We’re into the new year, and that means it’s time to start thinking about what you will be planting for the coming year.
Some plants that at least have to come into consideration are this year’s award winners. And they cover the gamut, from a perennial that is underused to some different varieties of common plants such as cherry tomatoes, gallardia, salvia and kale.
The Perennial Plant Association keeps it simple, naming one plant per year.
Amsonia hubrichtii has the common names Arkansas blue star or thread leaf blue star, and it has light blue, star-shaped flowers in 2- to 3-inch clusters in late spring, light green foliage in the summer and golden-yellow foliage in the fall.
The plant grows 36 inches tall and 36 inches wide, and looks best when massed, the Perennial Plant Association reported, although Estabrook’s website says it grows 14 to 20 inches tall and 2 to 3 feet wide. The PPA says it is hardy to Zone 4, while Estabrook’s says Zone 5.
The plant was discovered in Arkansas in 1942 by Leslie Hubricht, and is also native to Oklahoma and Missouri. It has finer foliage and is a bit less hardy than the more common Amsonia tabernaemontana. It likes full sun to partial shade, and if grown in too-shady conditions, the stems tend to open up and flop. It is deer- and insect-resistant and prefers moist, well-drained soil, but can tolerate some drought.
The Cary Award, given to plants particularly suited to New England, named two plants this year: Picea orientalis (Oriental spruce) and Rhododendron “Weston’s Sparkler.”
While the full-size Oriental spruce can grow to 60 feet, the cultivars “Skylands” and “Gowdy” are much smaller.
“Skylands” is stunning. Named after the New Jersey botanical garden Skylands, it has yellow needles all year long, but especially stands out in winter. O’Donal’s catalog says it will grow 15 feet tall and 12 feet wide and does best in Zone 5, while the Cary Award says Zone 4. (Maybe Mainers are just more conservative about these things). O’Donal’s description is enthusiastic: “Wow! a spectacular specimen — golden foliage throughout the year; very slow-growing small tree; a beacon in any landscape.”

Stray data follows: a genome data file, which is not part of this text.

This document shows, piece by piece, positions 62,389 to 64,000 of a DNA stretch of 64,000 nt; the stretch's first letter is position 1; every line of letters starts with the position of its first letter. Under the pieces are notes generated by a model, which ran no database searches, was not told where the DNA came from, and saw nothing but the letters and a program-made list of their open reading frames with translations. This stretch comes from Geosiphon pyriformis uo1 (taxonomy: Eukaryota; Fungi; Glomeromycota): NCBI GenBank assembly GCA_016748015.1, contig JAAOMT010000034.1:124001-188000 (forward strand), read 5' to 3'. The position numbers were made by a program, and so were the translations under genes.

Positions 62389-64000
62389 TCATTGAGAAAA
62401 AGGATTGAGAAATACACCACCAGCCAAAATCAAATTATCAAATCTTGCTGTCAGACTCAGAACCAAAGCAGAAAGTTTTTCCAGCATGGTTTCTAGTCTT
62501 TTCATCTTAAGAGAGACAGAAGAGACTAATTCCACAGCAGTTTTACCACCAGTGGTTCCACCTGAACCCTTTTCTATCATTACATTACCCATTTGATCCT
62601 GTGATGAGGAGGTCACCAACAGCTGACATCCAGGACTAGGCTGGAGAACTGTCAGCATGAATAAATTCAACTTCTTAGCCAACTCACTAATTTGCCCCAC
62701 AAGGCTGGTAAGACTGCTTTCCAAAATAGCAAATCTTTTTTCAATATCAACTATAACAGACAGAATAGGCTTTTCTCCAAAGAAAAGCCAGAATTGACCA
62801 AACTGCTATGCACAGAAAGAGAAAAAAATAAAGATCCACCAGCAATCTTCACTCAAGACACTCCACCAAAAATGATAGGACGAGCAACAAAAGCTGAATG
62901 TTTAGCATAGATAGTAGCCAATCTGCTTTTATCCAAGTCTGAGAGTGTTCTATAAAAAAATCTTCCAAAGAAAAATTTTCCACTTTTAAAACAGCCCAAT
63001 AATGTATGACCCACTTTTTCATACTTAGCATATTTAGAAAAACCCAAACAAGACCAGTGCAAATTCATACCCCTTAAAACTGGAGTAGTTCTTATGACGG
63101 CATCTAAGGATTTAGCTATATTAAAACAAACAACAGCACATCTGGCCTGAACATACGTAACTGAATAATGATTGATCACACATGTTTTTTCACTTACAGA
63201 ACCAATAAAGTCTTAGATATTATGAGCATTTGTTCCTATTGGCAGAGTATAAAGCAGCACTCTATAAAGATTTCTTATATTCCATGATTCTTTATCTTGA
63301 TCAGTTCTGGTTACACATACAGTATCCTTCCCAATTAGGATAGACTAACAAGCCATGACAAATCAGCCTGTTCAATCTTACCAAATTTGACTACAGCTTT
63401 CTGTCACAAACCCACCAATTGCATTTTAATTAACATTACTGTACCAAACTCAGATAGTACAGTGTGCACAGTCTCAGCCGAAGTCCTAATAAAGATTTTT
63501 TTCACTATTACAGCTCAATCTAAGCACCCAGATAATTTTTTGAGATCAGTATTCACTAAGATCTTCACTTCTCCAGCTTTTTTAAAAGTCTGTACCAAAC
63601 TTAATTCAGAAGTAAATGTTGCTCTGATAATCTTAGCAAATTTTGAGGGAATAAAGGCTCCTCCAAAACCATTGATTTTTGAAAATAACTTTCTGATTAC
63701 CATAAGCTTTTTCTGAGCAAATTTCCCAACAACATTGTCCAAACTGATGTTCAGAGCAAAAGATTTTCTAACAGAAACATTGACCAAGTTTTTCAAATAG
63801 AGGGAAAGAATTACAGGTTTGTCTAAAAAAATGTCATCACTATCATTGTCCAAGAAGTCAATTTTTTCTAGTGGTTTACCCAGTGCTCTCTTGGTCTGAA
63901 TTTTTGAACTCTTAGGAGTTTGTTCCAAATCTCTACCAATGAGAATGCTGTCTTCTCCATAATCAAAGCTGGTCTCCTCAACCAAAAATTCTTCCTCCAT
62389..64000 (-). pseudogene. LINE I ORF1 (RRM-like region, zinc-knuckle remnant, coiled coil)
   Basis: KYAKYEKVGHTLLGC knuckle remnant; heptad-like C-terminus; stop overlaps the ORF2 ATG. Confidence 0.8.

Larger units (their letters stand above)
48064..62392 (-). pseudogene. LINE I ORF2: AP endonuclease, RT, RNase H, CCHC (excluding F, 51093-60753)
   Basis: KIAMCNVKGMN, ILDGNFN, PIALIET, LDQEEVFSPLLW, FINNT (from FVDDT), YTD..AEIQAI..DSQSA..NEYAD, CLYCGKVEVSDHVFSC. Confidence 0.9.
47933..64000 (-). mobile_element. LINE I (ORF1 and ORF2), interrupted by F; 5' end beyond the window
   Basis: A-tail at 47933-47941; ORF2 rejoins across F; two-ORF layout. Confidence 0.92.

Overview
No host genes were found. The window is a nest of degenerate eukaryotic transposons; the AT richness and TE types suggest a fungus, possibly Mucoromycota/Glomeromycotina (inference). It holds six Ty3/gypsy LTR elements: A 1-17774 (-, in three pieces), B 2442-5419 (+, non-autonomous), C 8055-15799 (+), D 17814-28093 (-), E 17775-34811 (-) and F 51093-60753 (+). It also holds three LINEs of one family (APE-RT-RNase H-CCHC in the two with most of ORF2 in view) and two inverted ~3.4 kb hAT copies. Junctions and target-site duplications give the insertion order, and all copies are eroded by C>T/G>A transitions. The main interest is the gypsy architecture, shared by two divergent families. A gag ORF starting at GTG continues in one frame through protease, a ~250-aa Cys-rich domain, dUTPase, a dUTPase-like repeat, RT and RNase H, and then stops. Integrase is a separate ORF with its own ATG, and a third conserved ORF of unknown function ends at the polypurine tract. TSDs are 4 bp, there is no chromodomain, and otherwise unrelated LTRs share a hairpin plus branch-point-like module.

“Gowdy” is a bit taller at 20 feet and has green foliage with sweeping branches. Other smaller cultivars mentioned by the Cary Awards are “Weeping Dwarf,” “Nana,” “Shadow’s Broom” and “Tom Thumb.”
“Weston’s Sparkler” comes from Weston Nurseries, the same Massachusetts nursery that produced the PJM rhododendron and all its relatives — but this is an entirely different cultivar. Estabrook’s and Weston Nurseries list it with their azaleas. It is hardy to Zone 4 and can grow to 12 feet in full sun or partial shade, the Cary Award says, but Estabrook’s is more conservative.
“Its rich pink flowers, with elegantly ruffled petals, open in early July and perfume the air with a spicy fragrance,” the Cary Award says. “The deciduous leaves have blue green cast in summer and take on lovely burgundy hues in the fall before dropping.”
All-America Selections named seven winners: Gallairdia “Arizona Apricot” as flower; Ornamental Kale “Glamour Red” F1 and Viola “Shangri-La Marina” F1 as cool-season bedding plants; Salvia “Summer Jewel Red” as bedding plant; and Pumpkin “Hijinks” F1, Tomato “Lizzano” F1 and Tomato “Terenzo” F1 as vegetable winners.
All-America Selections has apparently discovered Gallairdia in a big way, and they are great plants. Last year its perennial choice was Gallairdia “Mesa Yellow.” The daisy-like blooms have yellow edges that deepen to a rich apricot at the center. They are 12 inches tall, hardy to Zone 2 (colder than anywhere in Maine), and bloom a long time.
“Glamour Red” is AAS’ first kale selection, for flowering or eating, and it was chosen for its shiny, waxless leaves that look great in the garden.
The viola is low-growing, and has 1¼-inch-tall flowers that are light blue on the edges with a darker blue face.
The Salvia was selected for its early and generous red blossoms. It grows 20 inches tall with half-inch blossoms that attract hummingbirds.
Pumpkin “Hijinks” produce 6- to 7-pound fruits with smooth, orange skin and distinctive grooves that look good for carving or painting.
With the tomatoes, the “Lizzano” is a semi-determinate variety that produces 1-inch fruits prolifically, and the “Terenzo” is a determinate bush variety with slightly larger fruits. Both are ideal for baskets or patios.
The All-America Rose Selections differ from the other winners because these are introductions rather than proven plants, although the selections are tested all around the country, including at the Portland Rose Circle in Deering Oaks.
The winners this year are “Dick Clark” and “Walking on Sunshine.”
“Dick Clark” is a fragrant floribunda rose that has black-red buds opening to show swirls of cream and edges of vibrant pink. It is bushy and vigorous, and said to be easy to grow.
“Walking on Sunshine” is a grandiflora that produces bright yellow anise-scented flowers in clusters that gradually fade to a light yellow.
Now you have something to think about while going through your catalogs.
Tom Atwell can be contacted at 791-6362 or at